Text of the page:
Facebook has once again drawn sharp criticism over its censorship policies after the social media giant reportedly blocked a photo of the historic naked statue of the sea god Neptune that stands in the Piazza del Nuttuno in Bologna, Italy. Local writer Elisa Barbari said she chose a photograph of the 16th century 3.2-metre high bronze Renaissance statue of the sea god holding a trident to illustrate her Facebook page titled, "Stories, curiosities and views of Bologna," The Telegraph reported.
However, Facebook reportedly objected to the nude image of the iconic statue. In a statement, the social media company told Barbari: "The use of the image was not approved because it violates Facebook's guidelines on advertising. It presents an image with content that is explicitly sexual and which shows to an excessive degree the body, concentrating unnecessarily on body parts.
"The use of images or video of nude bodies or plunging necklines is not allowed, even if the use is for artistic or educational reasons."
Barbari quickly took to Facebook to voice her irritation and incredulity over the incident saying: "How can a work of art, our very own statue of Neptune, be the object of censorship?"
"I wanted to promote my page but it seems that for Facebook the statue is a sexually explicit image that shows off too much flesh. Really, Neptune? This is crazy!" she wrote. She also posted another photo of Neptune with the words saying: "Yes to Neptune, no to censorship."
"Back in the 1950s, during celebrations for schoolchildren graduating, they used to cover up Neptune," Barbari said. "Maybe Facebook would prefer the statue to be dressed again." The statue was created by Flemish sculptor Jean de Boulogne in the 1950s and has since been nicknamed Giambologna by the Italians.
A company spokesperson later admitted that the censorship of the nude statue was a mistake, the Guardian reports.
"Our team processes millions of advertising images each week, and in some instances we incorrectly prohibit ads. This image does not violate our ad policies. We apologise for the error and have let the advertiser know we are approving their ad."
The latest incident follows a string of controversies over deleted content and fierce backlash targeting Facebook over censorship. In recent months, Facebook has also come in for sharp criticism regarding the spread of fake news on its platform.
In October last year, Facebook apologised after removing a video from the Swedish Cancer Society that featured simple animations of the female body to promote breast cancer awareness and educate women on how to check for suspicious lumps. Under the company's policies, the images were previously deemed "offensive".
In September, Facebook drew widespread criticism over its controversial censorship of the iconic Pulitzer Prize-winning "napalm girl" photograph taken during the Vietnam War in 1972 after a Norwegian writer posted it with a series of photographs that changed the history of warfare. Facebook removed the post on the grounds that it contained nudity.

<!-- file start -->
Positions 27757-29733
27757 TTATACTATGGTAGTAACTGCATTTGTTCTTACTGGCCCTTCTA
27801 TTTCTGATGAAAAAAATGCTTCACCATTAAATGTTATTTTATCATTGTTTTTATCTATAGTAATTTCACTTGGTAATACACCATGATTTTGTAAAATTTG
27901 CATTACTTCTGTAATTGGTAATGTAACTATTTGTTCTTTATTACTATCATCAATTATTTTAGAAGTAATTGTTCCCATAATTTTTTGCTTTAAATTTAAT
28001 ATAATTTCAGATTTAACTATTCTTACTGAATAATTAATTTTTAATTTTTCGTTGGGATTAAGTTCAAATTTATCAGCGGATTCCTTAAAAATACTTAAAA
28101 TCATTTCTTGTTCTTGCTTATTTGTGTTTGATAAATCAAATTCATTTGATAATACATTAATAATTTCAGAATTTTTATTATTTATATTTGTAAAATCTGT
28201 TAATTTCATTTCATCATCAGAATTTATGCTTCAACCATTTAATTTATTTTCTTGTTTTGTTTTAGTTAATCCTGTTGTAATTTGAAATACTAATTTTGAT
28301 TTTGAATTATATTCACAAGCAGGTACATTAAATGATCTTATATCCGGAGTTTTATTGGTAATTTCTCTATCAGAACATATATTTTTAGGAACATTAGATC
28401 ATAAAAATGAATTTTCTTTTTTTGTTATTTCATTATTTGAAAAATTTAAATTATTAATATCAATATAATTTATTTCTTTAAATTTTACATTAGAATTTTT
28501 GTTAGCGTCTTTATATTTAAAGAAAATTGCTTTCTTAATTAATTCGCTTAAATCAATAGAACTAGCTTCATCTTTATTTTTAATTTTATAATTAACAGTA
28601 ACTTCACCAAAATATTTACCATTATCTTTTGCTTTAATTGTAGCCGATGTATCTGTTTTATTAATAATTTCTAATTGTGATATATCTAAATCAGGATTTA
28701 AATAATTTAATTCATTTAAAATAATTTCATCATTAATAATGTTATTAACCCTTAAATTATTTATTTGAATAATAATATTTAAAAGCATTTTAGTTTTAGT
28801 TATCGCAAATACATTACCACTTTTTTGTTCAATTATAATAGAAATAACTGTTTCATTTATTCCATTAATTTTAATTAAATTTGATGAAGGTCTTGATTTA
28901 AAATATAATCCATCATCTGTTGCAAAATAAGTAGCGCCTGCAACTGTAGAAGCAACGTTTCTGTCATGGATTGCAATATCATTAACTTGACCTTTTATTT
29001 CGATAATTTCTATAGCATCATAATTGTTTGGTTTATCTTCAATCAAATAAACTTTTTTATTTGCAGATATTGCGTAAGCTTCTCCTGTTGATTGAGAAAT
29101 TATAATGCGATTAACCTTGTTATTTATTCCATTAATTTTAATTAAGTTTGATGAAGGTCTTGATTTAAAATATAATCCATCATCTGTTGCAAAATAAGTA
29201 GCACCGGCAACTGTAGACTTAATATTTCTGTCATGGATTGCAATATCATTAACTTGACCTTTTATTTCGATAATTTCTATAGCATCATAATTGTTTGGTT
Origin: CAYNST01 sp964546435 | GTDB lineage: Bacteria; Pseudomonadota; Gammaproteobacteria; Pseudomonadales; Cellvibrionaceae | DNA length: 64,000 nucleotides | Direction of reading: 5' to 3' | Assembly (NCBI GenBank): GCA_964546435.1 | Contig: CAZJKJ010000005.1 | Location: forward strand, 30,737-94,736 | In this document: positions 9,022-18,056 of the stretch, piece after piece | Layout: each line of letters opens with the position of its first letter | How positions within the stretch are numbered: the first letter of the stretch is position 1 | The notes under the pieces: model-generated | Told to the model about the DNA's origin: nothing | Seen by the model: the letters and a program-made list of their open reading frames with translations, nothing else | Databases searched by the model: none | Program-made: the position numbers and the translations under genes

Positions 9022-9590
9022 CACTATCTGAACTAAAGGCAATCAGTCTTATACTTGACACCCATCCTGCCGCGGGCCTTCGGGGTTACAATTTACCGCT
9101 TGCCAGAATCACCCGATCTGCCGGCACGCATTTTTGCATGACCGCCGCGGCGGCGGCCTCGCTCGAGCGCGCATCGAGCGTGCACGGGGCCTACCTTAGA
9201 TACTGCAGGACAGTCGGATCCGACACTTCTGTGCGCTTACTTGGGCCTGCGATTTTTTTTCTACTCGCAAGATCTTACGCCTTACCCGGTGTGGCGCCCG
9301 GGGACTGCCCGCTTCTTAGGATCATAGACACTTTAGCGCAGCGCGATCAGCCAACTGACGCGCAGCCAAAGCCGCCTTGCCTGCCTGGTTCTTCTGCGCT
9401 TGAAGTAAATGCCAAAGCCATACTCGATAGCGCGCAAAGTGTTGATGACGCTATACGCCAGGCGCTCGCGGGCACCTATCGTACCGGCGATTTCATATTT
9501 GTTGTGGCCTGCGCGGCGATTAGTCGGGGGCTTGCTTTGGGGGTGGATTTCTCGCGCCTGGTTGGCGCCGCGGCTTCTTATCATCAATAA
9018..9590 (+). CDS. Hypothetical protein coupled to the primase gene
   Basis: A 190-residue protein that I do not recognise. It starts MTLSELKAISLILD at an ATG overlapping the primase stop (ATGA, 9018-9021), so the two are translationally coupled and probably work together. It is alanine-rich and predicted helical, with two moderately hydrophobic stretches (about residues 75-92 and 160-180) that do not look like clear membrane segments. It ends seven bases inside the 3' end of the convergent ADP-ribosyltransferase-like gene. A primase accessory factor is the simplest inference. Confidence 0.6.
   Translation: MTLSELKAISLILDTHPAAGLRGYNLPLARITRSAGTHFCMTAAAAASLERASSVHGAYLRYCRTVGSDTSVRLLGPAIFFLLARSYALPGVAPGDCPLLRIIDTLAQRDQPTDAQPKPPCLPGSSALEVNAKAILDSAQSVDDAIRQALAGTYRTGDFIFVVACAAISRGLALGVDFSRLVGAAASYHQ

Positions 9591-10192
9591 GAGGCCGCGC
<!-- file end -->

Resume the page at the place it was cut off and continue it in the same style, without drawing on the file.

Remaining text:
News organisations, Norwegian politicians and experts from around the globe slammed the company over its decision, citing the platform's growing influence as an increasingly popular source of news for many users.
The company eventually reversed its position and issued an apology.
"An image of a naked child would normally be presumed to violate our Community Standards, and in some countries might even qualify as child pornography," the company said in a statement. "In this case, we recognise the history and global importance of this image in documenting a particular moment in time.
"Because of its status as an iconic image of historical importance, the value of permitting sharing outweighs the value of protecting the community by removal."
In November, Facebook removed and later restored a photo of Lasse Gustavson, a former Swedish fireman whose face was permanently disfigured in an oil depot explosion when he was a young man 35 years ago. His friend Bjorn Lindeblad posted the image to celebrate Gustavson's 60th birthday.
The previous month, Facebook announced changes to its editorial policies saying it would no longer censor explicit posts if they are deemed "newsworthy, significant or important to the public interest".
"Our intent is to allow more images and stories without posing safety risks or showing graphic images to minors and others who do not want to see them," Joel Kaplan, vice president of global public policy, and Justin Osofsky, vice president of global operations and media partnerships, wrote in a blog post.